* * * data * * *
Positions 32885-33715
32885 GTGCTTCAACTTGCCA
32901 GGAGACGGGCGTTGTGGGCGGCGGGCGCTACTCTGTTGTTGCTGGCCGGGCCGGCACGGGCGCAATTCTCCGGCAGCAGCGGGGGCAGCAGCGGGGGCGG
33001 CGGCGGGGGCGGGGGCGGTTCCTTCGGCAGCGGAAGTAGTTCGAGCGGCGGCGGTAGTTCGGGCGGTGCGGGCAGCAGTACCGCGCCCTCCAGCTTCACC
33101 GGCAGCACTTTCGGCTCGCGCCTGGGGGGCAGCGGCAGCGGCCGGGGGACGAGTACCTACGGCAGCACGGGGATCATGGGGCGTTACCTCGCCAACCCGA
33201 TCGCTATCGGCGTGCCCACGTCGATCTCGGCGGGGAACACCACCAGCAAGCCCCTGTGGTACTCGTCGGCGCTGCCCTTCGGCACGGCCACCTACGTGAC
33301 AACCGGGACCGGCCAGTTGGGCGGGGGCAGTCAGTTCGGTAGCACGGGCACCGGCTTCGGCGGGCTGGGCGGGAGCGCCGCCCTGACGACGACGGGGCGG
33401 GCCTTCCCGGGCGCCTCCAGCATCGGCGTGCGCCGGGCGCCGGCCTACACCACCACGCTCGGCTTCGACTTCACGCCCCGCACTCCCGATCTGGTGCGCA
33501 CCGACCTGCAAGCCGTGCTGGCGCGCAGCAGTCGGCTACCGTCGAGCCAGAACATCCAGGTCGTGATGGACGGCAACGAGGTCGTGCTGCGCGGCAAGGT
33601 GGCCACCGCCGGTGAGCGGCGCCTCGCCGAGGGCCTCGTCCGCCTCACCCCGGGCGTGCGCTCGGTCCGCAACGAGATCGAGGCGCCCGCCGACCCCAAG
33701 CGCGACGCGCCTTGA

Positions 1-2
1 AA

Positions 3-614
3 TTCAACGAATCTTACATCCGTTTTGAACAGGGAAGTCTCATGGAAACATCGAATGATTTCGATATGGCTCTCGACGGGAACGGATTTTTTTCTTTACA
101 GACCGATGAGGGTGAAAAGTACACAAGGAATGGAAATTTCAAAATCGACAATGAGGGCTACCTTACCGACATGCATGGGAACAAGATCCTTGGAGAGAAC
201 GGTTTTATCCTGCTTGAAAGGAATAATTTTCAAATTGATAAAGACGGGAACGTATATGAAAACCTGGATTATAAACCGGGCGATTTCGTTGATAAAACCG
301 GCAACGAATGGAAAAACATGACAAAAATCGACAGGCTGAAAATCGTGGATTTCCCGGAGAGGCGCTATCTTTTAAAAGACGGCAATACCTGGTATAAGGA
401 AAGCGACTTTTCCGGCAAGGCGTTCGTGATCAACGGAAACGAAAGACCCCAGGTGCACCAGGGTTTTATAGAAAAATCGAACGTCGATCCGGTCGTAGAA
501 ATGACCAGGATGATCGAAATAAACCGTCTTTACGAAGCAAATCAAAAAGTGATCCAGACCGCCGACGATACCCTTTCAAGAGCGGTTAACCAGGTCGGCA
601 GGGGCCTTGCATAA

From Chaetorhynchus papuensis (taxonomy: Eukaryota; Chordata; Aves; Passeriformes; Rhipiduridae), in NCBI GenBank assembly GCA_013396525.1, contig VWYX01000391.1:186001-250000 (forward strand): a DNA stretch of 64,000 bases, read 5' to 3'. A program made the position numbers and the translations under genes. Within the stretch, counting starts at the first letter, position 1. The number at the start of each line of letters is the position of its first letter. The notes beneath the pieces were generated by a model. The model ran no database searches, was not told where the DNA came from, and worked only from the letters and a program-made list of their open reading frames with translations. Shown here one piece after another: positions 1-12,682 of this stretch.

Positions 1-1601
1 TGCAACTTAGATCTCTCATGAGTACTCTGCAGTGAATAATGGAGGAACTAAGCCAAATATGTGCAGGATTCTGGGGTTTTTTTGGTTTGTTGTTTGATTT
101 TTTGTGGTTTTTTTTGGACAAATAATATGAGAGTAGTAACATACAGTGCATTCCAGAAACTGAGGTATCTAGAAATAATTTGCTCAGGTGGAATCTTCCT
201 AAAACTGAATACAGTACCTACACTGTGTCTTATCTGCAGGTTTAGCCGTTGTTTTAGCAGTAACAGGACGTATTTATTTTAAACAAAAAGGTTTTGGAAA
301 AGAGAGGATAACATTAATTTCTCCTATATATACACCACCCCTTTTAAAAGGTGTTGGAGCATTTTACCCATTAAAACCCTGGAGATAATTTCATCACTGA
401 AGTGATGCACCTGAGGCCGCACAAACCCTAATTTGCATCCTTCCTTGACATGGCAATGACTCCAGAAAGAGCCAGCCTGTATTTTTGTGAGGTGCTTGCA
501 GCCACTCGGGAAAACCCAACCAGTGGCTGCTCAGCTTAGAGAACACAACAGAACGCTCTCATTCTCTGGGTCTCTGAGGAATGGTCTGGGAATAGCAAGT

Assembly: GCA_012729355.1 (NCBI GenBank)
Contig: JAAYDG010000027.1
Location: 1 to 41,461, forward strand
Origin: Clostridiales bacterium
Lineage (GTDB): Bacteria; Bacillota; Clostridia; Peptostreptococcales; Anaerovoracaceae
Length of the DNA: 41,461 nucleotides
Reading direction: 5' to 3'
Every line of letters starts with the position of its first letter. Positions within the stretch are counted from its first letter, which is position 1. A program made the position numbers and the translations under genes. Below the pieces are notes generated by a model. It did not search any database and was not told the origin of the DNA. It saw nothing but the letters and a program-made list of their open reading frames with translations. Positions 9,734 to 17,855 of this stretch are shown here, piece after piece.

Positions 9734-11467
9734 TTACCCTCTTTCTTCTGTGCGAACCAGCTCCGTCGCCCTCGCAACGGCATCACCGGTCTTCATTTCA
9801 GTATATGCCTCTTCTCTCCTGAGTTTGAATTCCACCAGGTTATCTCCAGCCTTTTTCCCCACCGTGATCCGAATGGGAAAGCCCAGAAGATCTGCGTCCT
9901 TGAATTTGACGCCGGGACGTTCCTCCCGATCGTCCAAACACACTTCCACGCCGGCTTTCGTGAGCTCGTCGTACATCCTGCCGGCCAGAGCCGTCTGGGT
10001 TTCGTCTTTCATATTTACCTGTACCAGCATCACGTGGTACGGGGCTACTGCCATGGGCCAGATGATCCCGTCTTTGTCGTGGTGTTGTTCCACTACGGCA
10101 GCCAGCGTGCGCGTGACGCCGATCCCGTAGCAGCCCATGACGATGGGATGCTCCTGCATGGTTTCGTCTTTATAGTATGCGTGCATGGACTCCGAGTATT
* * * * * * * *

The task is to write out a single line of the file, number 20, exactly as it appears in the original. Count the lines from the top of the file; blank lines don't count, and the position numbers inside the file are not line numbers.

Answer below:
501 ATGACCAGGATGATCGAAATAAACCGTCTTTACGAAGCAAATCAAAAAGTGATCCAGACCGCCGACGATACCCTTTCAAGAGCGGTTAACCAGGTCGGCA